2. Place the cream cheese in the bowl of a stand mixer fitted with the paddle attachment and mix on low speed for 2 minutes. Scrape down the sides of the bowl with a spatula. Add the sugar and mix for 1 to 2 minutes, until the sugar is completely incorporated. Scrape down the sides of the bowl.

3. Whisk together the cornstarch and salt in a medium bowl. Whisk in the milk in a slow, steady stream. Whisk in the egg until everything is thoroughly combined.

4. With the mixer on medium-low speed, stream in the egg mixture. Paddle for 3 to 4 minutes, until the mixture is smooth and loose. Scrape down the sides of the bowl.

5. Line the bottom and sides of a 6″x6″ baking pan with plastic wrap (I used a 6″ round Pyrex, and had to bake it a bit longer, but it worked fine). Pour the cheesecake batter into the pan, put the pan in the oven, and bake for 15 minutes. Gently shake the pan. The cheesecake should be firmer and more set at the edges, but still jiggly and loose in the center. If the cheesecake is jiggly all over, cake for 5 minute intervals until it is done. If the cheesecake rises more than 1/4 inch or begins to brown, take it out of the oven immediately. Cool completely before using.

The cheesecake can be stored in an airtight container in the fridge for up to 1 week.

Makes about 325 g ( 1 1/2 cups)

Chocolate Chip Cake

115 g (8 tablespoons) unsalted butter, at room temperature

250 g ( 1 1/4 cups) granulated sugar

60 g (1/4 cup, tightly packed) light brown sugar

3 large eggs

110 g (1/2 cup) buttermilk

75 g (1/2 cup) grapeseed oil

12 g (1 tablespoon) pure vanilla extract

185 g (1 1/2 cups) cake flour

4 g (1 teaspoon) baking powder

4 g (1 teaspoon) kosher salt

150 g (3/4 cup) mini chocolate chips

1. Preheat oven to 350°F. Spray a quarter-sheet pan with nonstick cooking spray, and line the pan with parchment paper.

2. In the bowl of a stand mixer fitted with the paddle attachment, beat the butter, granulated sugar, and brown sugar on medium-high until creamy, 2 to 3 minutes. Scrape down the sides of the bowl, add the eggs, and beat on medium-high for another 2 to 3 minutes. Scrape down the sides of the bowl.

3. With the mixer on low speed, stream in the buttermilk, oil, and vanilla. Turn the speed up to medium-high, and beat for 4 to 6 minutes, until the mixture is very pale and fluffy. Scrape down the sides of the bowl. Add the cake flour, baking powder, and salt, and mix on very low speed for about a minute, until the dry ingredients have just been incorporated. Scrape down the sides of the bowl, and if you see any flour that hasn’t been mixed in, mix for another 45 seconds.

5. Spread the batter evenly into the prepared pan. Sprinkle the chocolate chip evenly over the top.

6. Bake the cake for 30 to 35 minutes, until the center of the cake is no longer jiggling and the edge of the cake bounces back slightly if you gently poke it with your finger.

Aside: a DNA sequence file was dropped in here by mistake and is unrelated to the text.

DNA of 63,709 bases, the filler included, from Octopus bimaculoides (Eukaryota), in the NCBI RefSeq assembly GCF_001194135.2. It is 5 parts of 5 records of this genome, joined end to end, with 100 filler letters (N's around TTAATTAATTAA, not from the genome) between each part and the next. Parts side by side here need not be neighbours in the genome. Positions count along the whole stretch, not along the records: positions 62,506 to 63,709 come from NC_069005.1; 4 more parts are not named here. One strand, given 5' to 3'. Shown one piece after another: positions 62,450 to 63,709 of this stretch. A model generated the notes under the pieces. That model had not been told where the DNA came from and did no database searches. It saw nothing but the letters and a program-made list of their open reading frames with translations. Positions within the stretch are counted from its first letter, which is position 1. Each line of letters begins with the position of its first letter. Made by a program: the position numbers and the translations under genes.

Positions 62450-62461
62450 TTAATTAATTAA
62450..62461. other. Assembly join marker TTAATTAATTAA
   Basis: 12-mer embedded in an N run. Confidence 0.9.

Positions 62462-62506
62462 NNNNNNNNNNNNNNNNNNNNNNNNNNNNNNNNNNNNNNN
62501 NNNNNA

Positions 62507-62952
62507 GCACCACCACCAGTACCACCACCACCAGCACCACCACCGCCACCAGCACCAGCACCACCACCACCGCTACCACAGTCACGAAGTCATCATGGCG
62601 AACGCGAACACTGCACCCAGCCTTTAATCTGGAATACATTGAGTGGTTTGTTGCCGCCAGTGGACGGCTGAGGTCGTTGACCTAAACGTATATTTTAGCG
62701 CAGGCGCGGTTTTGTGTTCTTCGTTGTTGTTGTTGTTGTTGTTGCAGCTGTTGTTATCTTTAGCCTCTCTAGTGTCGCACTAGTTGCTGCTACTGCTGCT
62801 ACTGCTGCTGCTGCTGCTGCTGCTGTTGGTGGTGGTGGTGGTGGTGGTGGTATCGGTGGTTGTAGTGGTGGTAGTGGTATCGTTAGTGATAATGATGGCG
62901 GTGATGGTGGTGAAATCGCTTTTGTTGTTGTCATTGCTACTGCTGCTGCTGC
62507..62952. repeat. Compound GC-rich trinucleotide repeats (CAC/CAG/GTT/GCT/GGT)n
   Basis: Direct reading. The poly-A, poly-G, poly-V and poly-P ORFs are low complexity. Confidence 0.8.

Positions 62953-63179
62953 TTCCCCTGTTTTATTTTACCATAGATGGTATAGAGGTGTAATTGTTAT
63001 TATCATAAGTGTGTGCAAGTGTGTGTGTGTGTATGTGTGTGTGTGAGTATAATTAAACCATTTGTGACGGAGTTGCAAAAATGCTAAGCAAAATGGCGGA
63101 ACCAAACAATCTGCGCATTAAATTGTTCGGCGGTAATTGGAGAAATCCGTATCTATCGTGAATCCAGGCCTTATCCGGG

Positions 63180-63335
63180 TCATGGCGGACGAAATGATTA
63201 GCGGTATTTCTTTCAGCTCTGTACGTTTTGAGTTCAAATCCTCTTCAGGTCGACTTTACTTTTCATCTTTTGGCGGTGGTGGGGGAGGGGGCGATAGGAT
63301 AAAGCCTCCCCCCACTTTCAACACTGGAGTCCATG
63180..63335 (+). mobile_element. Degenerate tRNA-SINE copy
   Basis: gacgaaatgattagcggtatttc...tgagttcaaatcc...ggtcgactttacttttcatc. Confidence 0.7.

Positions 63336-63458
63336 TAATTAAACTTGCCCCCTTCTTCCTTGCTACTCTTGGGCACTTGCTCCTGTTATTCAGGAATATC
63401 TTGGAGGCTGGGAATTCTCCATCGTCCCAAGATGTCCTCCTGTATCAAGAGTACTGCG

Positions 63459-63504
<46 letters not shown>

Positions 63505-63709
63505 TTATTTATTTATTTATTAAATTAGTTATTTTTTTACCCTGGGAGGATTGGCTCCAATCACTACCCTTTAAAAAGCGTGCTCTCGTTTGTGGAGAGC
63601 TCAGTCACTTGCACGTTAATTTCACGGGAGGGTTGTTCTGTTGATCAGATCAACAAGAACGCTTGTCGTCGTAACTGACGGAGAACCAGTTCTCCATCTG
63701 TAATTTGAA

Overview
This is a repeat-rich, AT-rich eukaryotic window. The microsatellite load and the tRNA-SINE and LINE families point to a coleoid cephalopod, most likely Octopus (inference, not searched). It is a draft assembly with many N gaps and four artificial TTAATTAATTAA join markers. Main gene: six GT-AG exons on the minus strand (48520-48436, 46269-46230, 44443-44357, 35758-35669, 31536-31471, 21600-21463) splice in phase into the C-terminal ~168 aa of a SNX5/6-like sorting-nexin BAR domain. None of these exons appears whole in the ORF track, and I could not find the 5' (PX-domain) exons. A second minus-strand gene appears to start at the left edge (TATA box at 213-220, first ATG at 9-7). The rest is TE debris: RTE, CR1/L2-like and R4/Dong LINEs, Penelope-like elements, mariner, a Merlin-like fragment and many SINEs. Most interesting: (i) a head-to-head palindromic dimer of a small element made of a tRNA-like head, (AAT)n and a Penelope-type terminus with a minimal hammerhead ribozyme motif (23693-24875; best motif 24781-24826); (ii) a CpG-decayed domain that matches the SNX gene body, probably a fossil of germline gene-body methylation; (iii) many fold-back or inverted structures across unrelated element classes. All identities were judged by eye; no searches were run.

7. Cool completely in the pan on a wire rack.

The cake can be kept, tightly wrapped in plastic, in the fridge for up to 5 days.

Makes 1 quarter sheet cake

Coffee Frosting

(As mentioned above, this frosting must be made just before assembling the cake!)

115 g (8 tablespoons) unsalted butter, at room temperature

40 g (1/4 cup) confectioners’ sugar

55 g (1/4 cup) whole milk

1.5 g (3/4 teaspoon) instant coffee powder

1 g (1/4 teaspoon) kosher salt

1. In the bowl of a stand mixer fitted with the paddle attachment, cream the butter and confectioners’ sugar on medium-high speed until pale and fluffy, 2 to 3 minutes.

2. In a small bowl, whisk together the milk, instant coffee, and salt.

3. Scrape down the sided of the mixer bowl. Turn the mixer on low speed, and add a very tiny bit of the coffee mixture. You need to add the coffee mixture in very little at a time, because you are forcing the liquid to combine with the fat. Once the first bit is completely incorporated, add a tiny bit more of the coffee mixture and mix until incorporated. Keep doing this until all the coffee mixture is incorporated into the butter. I found that after each addition, if I beat it low for a bit, and then turned the mixer up for a bit, it incorporated a little easier. This frosting does take a little while to make, so just try to be patient—you can’t rush it!

Use immediately.

Makes about 22 g (1 cup)

Assembling the Chocolate Chip Layer Cake

1 recipe Chocolate Chip Cake (above)

About 1/4 cup whole milk

1 recipe Liquid Cheesecake (above)

1/2 recipe Chocolate Crumb

1 recipe Coffee Frosting (above)

1 6-inch cake ring

2 (3″ by 20″) acetate strips

1. Put a piece of parchment on the counter. Invert the cake onto it and peel off the parchment. (If the cake is stuck to the sides of the pan, go around the edge of the pan with a knife to loosen it.) Use the cake ring to cut out 2 circles from the cake, as if you were using a giant cookie cutter. These will be your two cake layers. The bottom cake layer will be made from the remaining scraps.

2. Clean the cake ring and place it on a clean piece of parchment paper on a sheet pan or cutting board. Line the inside of the cake ring with one acetate strip.

3. Put the cake scraps into the ring, and use the back of your hand to push the scraps into an even layer.